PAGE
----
There is no doubt that starting a blog – and remaining consistent – will open up incredible opportunities to you. I’ve been fortunate to have met some wonderful people and worked alongside some fantastic brands so far. It’s been an absolute dream.

I’ve had moments however, where my patience has been tested and there are instances where I find myself apologising to avoid awkward and aggressive confrontation as well as to remain polite and professional.

If I’m completely honest, I’m not okay with this. Sure, I can brush it off and get on with my day, but those that know me, know I’m not like this. I’ve bitten my tongue so much for the sake of my blog and there comes a point where you need to be assertive and you need to speak up – even if it makes you unpopular.

I’m not saying to wade in ready to argue at every given opportunity. Don’t do that! However having the confidence to stand your ground is important if you are to show that you’re serious about your blog and the time you invest in growing your space on the Internet.

Firm Follow-ups

You’ve been emailing PRs and marketing departments for months on end about an upcoming event and have heard nothing back. There is nothing wrong in being a little firm in your follow-up email expressing your interest and what you can offer in terms of coverage. Bloggers are sometimes not held in the same esteem as journalists but they’re actually a hugely influential force that are tapping in to multiple audiences. When you have that kind of effect, you can afford to be a bit assertive in your emails.

Standing by your goals

Every blogger has a list of goals they want to achieve when they start their blog. It could be to make friends through a common interest, develop your writing or even build a foundation for your career. Whatever they are, they are yours. Don’t let anyone belittle legitimate goals that you’re passionate about.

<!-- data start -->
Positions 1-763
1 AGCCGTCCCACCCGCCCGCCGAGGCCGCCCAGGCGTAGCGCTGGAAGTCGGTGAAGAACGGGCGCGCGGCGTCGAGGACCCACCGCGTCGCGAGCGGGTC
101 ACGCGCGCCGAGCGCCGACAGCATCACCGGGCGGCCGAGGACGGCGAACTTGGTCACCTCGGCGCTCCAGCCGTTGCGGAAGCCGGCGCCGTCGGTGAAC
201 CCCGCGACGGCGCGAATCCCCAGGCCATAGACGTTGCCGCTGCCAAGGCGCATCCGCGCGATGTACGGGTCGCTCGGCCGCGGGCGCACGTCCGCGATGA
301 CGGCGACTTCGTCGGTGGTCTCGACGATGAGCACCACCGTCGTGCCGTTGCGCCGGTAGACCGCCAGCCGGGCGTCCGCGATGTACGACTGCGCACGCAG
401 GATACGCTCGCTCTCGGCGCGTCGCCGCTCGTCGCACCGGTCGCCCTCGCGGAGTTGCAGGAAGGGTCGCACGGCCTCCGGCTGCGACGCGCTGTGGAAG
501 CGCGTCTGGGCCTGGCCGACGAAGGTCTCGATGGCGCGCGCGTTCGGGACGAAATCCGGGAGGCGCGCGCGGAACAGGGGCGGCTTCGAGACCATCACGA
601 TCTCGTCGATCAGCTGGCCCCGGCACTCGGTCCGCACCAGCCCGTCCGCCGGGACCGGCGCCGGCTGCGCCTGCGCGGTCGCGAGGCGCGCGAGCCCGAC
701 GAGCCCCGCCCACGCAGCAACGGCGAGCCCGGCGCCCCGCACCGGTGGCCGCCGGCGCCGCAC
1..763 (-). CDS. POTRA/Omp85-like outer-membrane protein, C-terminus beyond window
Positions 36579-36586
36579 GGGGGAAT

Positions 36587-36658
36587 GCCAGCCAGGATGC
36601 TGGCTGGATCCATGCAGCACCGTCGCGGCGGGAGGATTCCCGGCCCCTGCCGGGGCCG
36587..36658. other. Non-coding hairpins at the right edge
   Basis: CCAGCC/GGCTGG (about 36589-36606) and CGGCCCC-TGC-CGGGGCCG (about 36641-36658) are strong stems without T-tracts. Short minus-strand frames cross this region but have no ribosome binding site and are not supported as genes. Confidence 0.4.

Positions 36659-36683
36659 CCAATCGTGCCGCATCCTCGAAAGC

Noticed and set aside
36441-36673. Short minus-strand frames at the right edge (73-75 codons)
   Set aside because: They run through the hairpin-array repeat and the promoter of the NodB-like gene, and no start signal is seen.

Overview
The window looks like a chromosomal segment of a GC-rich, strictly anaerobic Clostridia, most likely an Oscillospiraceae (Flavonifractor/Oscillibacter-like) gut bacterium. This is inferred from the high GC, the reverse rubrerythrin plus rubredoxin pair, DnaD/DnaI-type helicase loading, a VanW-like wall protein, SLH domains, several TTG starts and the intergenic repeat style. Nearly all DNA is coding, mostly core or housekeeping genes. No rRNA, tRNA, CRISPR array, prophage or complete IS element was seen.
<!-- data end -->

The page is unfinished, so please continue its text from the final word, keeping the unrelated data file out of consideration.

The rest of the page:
Constructive feedback

I almost feel as a blogger it’s our duty to give feedback in all forms. If we’re happy to write about product reviews and share our thoughts on the latest mascara or contour palette we purchase, then why shouldn’t we do the same when it comes to organisation of events and the way in which press was handled? How are brands and PRs suppose to know their areas for improvement if no one tells them? You don’t need to be cruel with your comments, but being encouraging and constructive will show people that you have a vested interest in the work they do and they’ll appreciate the honesty you exert.

Declining opportunities

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When I first started blogging, I never expected to be invited to events. So when that happened I felt obliged to accept every invitation. I didn’t want to give people the impression that I didn’t care or that I was too good for their invite. But my desire to please everyone left me with the shortest straw. Lack of sleep, time away from my family and hours holed up in my room typing away is not healthy. Especially if your job already involves a computer! Evaluate how valuable events and exhibitions are to your blog and how they fit into the overall objectives you have.

Furthermore if an event doesn’t excite you or sends your creativity into overdrive, then it’s probably not worth your time.

Mentioning achievements 

Everyone will have individual achievements they can reflect on when looking back on their blog. This could be reaching a certain number of subscribers, being able to interview someone they’ve always dreamt of or attending a convention which provided insane networking opportunities. Whatever you cite as an achievement should be shouted about. Don’t shy away from mentioning them in emails to PRs in order to give your blog more leverage or even in job interviews to demonstrate characteristics like perseverance and consistency, which employers love.

Got any other instances that we shouldn’t be apologetic about? Let me know!


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